With 177 days to go until The General Data Protection Regulation kicks in, what should businesses be doing when faced with this deadline?

  1. Set up a clear and responsive Governance Structure. Any change project needs clear governance and GDPR is no different - a clear leader and champions embedded around the business is one way of doing it, but what will work for your organization will depend on how your organization works.
  2. Analyse the kinds of personal data you have and what you use it for in a Data Mapping / Data Inventory exercise. You'll no doubt find other things you do that you weren't aware of. 0
  3. This will then inform your Gap Analysis. Analyse your policies, procedures, contracts and the steps you need to take to comply with GDPR. Then you should prioritise these in terms of risk profile.
  4. You'll then have a clear Action Plan which you'll need to implement. The Governance Structure will help you with that, and where you're doing a task across teams, make sure they all do it in the same way.
  5. Keep track of Other Legislative Changes - GDPR is being supplemented by the draft Data Protection Bill in the UK (becoming a new Data Protection Act once it is law next year) as well as the draft ePrivacy Regulation which will regulate electronic marketing and cookies.
  6. Check compliance pre-May. And also ensure you can deliver ongoing compliance to meet the Accountability principle of GDPR - to show how you are compliant as well as being compliant.

The scale of the task The GDPR requires combined with the tight deadline presents many issues for businesses to overcome in creating a plan that addresses all relevant aspects. What are the common risks and mitigations for a GDPR plan?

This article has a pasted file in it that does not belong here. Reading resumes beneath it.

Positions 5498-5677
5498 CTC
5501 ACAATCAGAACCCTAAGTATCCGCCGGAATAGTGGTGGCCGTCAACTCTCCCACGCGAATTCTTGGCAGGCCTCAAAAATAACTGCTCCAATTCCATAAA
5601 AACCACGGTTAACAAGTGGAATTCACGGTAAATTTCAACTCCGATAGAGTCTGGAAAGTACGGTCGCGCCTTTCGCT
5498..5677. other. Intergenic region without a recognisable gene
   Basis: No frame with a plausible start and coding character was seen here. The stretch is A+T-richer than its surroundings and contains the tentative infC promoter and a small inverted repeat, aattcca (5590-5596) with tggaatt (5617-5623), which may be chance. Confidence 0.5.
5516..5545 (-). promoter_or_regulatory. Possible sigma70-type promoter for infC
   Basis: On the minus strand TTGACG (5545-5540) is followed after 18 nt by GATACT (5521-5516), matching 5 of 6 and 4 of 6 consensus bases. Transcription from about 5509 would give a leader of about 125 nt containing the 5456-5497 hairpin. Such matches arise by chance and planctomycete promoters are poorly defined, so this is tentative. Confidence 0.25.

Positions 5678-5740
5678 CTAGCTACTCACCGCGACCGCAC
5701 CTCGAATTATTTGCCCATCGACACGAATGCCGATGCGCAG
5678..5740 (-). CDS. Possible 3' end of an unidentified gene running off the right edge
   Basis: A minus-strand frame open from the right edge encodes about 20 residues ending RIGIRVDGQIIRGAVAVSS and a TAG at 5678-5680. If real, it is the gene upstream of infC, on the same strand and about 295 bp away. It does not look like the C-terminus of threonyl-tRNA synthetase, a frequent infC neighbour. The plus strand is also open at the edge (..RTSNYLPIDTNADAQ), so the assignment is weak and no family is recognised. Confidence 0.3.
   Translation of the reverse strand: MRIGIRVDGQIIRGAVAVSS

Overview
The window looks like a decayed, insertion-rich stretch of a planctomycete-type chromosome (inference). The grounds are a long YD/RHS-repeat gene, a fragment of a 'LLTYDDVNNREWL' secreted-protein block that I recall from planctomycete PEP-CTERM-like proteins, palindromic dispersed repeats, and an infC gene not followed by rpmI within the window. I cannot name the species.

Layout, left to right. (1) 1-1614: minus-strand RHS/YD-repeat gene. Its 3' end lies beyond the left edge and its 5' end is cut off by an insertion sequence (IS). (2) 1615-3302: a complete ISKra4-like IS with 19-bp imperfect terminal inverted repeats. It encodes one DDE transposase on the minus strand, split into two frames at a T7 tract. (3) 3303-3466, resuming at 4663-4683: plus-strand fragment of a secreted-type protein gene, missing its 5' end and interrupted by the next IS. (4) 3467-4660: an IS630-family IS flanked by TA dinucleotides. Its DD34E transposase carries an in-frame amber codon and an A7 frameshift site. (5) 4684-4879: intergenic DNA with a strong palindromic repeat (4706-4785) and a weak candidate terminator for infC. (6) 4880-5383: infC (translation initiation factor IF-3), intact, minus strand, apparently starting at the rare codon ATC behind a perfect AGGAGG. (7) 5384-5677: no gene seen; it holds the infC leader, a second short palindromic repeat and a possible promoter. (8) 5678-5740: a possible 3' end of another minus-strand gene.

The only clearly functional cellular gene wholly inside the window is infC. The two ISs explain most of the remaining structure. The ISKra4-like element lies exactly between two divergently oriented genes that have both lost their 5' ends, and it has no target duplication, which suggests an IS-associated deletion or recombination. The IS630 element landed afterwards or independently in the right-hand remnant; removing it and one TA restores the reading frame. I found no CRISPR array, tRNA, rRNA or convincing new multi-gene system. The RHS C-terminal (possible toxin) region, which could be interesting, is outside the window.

1. "We've got 2,000 contracts which need amending for GDPR". Start with a clear template and instructions, and send a briefing note with the changes to the other party, so they understand why the changes are being made. Shoosmiths offers a contract review and negotiation service.
  2. "We've no budget". As well as regulatory fines and potential individual claims, there are benefits too from understanding your data flows - from data optimisation to better marketing to reducing storage or supply chain - all delivering ROI.
  3. "I don't know where to start". The key foundations are governance structure and data mapping. Once these are decided then a workable project plan can be created in manageable pieces.
  4. "What do I need to include in updated contracts?" GDPR specifies what topics need to go in Controller - Processor contracts. Shoosmiths have a template which has clear guidance as well as the pure drafting.
  5. "Our privacy policies need updating - when's the best time to do it?" For rights coming in in May updating of privacy policies should happen once you have the data mapping / inventory in place.
  6. "How do I train the business?" Provide training for the review exercise as well as on an ongoing basis. Shoosmiths is developing an e-learning module to help clients with exactly this.